Credit: Brent Johnson – New Jersey Advance Media – NJ.Com
Gov. Phil Murphy on Monday vetoed legislation requiring safety measures be put in place to help prevent New Jersey highway maintenance workers from getting hurt on the job, saying that should be part of union negotiations instead.
The bill — which easily passed through the state Legislature in recent months — would require the New Jersey Turnpike Authority to set up protocols for employees doing roadside work, mostly to protect them during bad weather and at night.
But Murphy, a Democrat who frequently champions organized labor, wrote in his veto message that he believes collective bargaining between unions and the state is “the right forum” to address workers’ benefits and conditions.
He said this measure “circumvents that process” by requiring the Turnpike Authority — which oversees the New Jersey Turnpike and Garden State Parkway — to establish work rules that are currently being negotiated with unions.
Murphy also said it would “set a precedent” that one side — either workers or management — could “seek legislation whenever it does not like the negotiation process or its results.”
“While the bill we are discussing today takes the union’s side, it is easy to imagine future legislation that would codify management’s preferences, especially in sectors where unions have been weakened due to decades of ideological attacks,” the governor added. “I consider it unwise and dangerous to start down a path where we subordinate collective bargaining to legislative politics.”
But leaders of the union that represents many of the state’s highway workers expressed dismay at Murphy’s veto.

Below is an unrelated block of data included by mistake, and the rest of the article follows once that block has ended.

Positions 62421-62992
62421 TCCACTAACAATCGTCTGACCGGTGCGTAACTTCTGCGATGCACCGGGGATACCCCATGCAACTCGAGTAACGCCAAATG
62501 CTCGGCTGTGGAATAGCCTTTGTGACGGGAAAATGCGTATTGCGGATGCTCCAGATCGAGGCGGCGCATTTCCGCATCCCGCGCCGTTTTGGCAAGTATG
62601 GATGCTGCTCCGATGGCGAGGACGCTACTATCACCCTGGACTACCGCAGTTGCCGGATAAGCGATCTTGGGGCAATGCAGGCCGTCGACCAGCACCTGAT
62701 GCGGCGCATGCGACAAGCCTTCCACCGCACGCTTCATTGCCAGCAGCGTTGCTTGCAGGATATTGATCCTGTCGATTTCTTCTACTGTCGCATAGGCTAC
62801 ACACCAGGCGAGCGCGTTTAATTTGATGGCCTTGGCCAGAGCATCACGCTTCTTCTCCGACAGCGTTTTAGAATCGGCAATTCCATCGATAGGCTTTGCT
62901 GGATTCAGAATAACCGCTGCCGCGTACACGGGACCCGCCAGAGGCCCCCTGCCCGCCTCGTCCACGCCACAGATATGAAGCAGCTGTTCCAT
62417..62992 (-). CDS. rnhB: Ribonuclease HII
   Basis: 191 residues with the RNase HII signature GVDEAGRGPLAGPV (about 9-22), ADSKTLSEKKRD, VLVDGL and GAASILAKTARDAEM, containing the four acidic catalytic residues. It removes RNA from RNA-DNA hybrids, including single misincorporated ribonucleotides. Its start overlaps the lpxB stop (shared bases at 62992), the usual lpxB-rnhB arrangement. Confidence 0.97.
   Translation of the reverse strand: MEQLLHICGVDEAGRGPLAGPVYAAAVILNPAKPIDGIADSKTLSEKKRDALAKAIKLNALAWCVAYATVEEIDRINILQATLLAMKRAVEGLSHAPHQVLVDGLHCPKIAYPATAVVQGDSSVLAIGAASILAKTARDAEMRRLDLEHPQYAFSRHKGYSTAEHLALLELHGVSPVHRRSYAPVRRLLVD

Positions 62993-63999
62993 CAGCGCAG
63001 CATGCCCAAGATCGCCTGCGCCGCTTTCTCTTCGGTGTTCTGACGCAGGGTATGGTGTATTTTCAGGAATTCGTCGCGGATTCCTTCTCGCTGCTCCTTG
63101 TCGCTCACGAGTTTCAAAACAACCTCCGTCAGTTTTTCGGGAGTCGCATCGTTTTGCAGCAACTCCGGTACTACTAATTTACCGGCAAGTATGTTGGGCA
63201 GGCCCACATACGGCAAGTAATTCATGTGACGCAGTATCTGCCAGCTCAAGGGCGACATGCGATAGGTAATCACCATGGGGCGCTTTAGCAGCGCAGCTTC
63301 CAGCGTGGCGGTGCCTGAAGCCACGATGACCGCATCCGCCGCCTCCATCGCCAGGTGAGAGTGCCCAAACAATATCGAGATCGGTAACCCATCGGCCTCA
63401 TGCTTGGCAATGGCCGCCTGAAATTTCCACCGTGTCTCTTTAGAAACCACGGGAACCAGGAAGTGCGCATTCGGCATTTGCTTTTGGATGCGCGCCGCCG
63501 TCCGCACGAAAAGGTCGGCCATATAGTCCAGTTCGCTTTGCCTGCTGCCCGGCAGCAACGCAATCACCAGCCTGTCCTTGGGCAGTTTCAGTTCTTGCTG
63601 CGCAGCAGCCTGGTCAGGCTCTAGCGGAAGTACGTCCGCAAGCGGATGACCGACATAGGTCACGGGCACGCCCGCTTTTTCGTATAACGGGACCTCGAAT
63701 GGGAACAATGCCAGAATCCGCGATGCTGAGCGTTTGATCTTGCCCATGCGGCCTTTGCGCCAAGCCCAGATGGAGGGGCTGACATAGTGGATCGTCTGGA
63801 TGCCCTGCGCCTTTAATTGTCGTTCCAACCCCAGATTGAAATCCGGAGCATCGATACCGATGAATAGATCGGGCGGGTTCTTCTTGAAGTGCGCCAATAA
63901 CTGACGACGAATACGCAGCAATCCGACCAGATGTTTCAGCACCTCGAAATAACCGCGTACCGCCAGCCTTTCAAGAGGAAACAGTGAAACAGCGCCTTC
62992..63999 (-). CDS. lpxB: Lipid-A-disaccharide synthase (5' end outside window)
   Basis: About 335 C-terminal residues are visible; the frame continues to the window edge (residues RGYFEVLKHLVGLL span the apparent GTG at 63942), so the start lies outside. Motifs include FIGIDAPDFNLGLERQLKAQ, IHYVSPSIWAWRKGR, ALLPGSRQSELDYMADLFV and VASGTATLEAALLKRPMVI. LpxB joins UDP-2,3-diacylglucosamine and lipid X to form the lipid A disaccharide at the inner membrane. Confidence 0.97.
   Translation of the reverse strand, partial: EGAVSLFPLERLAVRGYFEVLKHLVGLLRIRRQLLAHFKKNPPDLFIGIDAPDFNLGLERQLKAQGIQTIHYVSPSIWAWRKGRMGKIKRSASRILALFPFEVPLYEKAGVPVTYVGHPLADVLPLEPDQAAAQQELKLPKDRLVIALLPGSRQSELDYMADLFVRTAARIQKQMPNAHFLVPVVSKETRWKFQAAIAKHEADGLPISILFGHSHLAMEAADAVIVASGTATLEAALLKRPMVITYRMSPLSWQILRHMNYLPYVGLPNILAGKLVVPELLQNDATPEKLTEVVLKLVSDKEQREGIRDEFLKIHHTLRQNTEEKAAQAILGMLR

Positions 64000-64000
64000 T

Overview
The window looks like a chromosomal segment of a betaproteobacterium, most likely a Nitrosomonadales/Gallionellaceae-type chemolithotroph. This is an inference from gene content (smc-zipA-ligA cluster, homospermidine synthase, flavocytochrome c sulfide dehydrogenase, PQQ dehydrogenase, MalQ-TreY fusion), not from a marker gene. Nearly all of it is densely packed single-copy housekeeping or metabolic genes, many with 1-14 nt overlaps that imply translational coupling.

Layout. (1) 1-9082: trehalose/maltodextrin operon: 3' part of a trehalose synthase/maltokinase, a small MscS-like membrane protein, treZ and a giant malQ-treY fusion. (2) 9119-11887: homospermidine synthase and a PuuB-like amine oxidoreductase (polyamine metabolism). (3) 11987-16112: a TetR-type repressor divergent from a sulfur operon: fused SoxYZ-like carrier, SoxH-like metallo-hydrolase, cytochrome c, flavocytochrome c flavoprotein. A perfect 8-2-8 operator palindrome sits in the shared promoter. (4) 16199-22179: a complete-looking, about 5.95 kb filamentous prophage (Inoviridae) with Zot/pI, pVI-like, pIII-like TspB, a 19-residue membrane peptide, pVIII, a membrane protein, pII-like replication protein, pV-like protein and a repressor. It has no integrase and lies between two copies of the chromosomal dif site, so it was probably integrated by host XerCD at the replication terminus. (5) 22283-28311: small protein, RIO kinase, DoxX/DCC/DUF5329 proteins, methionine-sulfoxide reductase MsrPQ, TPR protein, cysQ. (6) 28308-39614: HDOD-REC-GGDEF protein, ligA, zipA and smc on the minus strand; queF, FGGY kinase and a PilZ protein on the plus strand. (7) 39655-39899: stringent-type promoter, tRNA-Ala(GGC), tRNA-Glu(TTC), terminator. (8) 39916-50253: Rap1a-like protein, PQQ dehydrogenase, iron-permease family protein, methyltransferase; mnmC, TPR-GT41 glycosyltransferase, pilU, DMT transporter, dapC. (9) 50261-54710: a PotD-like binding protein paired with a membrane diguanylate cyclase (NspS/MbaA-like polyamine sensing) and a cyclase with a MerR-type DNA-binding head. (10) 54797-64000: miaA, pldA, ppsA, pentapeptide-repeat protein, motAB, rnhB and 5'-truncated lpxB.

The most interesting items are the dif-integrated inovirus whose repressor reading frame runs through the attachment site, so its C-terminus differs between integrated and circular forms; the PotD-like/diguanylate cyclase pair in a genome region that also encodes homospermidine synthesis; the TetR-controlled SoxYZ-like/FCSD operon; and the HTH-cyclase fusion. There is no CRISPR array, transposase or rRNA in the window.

“Disappointed would be an understatement,” Paul Shearon, president of the International Federation of Professional & Technical Engineers, told NJ Advance Media.
“For some reason, this governor who has been a labor-friendly governor is vetoing safety legislation that would save workers lives and also protect the public,” Shearon added.
Sean McBride, president of the Local 196 branch of the IFPTE, agreed.
“If we have to start negotiating safety regulations, I don’t understand that,” McBride said.
Shearon added that the union will actively lobby the Democratic-controlled Legislature to “override this ridiculous veto.”
State Senate President Stephen Sweeney, D-Gloucester, said he’d have to talk to the measure’s main sponsor, state Sen. Ronald Rice, D-Essex, about whether he wants to pursue an override attempt.
“I’d look at it,” Sweeney told NJ Advance Media.
Two-thirds of each house of the Legislature — the state Senate and Assembly — would need to vote for an override for Murphy’s veto to be overturned.
The Senate passed the bill 38-0 and the Assembly 75-0, with one abstention.
The legislation was inspired by a 2017 accident in which a car struck a guide rail near Exit 117 on the Garden State Parkway and ran into a worker cutting grass on the ramp in the rain.
The woman’s leg was severely fractured and required multiple surgeries, causing her to miss work for nearly a year.
Among the safety policies the bill (S1246) would require the Turnpike Authority to establish are: banning workers from using power tools in bad weather for non-emergency jobs, placing warning signs in work zones, using portable light towers for night work, and requiring the use of gas-powered landscaping to be performed during the day.
Have a tip? Tell us. nj.com/tips